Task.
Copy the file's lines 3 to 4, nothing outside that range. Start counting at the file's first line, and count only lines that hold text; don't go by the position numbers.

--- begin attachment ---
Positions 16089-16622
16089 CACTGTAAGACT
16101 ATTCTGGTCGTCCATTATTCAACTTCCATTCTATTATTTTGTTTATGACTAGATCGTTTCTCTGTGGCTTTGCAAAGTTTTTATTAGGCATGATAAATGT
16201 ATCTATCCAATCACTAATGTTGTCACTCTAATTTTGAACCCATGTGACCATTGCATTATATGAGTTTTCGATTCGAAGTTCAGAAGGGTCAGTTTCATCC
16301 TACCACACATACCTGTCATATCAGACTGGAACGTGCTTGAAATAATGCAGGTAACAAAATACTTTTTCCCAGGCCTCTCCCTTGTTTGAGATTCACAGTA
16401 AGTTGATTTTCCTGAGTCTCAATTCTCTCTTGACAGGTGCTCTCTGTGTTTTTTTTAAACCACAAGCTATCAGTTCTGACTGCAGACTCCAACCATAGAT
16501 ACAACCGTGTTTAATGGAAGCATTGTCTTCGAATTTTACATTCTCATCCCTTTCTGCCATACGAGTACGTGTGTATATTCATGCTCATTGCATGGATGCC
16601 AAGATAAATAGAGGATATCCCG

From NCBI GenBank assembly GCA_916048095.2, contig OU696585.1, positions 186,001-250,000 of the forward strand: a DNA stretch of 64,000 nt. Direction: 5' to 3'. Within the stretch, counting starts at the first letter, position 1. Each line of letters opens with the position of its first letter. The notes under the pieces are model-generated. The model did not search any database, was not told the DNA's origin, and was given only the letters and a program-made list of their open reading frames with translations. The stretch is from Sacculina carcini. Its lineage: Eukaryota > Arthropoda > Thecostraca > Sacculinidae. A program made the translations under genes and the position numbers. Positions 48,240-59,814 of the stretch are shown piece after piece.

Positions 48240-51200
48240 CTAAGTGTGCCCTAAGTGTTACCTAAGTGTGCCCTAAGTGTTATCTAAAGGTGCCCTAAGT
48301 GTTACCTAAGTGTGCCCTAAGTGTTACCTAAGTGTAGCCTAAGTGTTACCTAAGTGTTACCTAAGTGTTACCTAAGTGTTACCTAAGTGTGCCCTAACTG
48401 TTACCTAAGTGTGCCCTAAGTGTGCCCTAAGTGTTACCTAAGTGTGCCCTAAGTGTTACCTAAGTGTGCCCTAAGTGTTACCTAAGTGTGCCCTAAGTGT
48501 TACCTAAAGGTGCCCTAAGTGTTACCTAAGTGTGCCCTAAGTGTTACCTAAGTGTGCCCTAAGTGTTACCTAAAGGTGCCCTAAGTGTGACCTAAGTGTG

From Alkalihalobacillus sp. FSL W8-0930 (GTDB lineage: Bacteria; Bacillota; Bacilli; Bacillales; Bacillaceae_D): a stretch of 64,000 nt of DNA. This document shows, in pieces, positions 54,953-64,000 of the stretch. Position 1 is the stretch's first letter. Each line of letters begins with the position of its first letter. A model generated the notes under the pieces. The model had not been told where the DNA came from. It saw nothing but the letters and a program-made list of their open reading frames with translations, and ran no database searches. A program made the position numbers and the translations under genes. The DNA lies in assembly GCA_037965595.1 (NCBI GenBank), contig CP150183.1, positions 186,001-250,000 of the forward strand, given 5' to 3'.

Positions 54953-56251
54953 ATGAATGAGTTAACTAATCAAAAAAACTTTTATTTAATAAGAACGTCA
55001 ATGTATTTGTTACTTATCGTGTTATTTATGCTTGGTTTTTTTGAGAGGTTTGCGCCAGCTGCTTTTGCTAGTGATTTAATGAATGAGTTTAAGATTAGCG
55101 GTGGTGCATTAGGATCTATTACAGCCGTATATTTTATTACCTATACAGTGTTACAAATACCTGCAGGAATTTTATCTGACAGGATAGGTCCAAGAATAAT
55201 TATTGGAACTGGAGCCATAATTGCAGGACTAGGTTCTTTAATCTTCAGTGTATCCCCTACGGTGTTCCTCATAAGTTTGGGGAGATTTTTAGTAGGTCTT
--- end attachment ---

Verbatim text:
16101 ATTCTGGTCGTCCATTATTCAACTTCCATTCTATTATTTTGTTTATGACTAGATCGTTTCTCTGTGGCTTTGCAAAGTTTTTATTAGGCATGATAAATGT
16201 ATCTATCCAATCACTAATGTTGTCACTCTAATTTTGAACCCATGTGACCATTGCATTATATGAGTTTTCGATTCGAAGTTCAGAAGGGTCAGTTTCATCC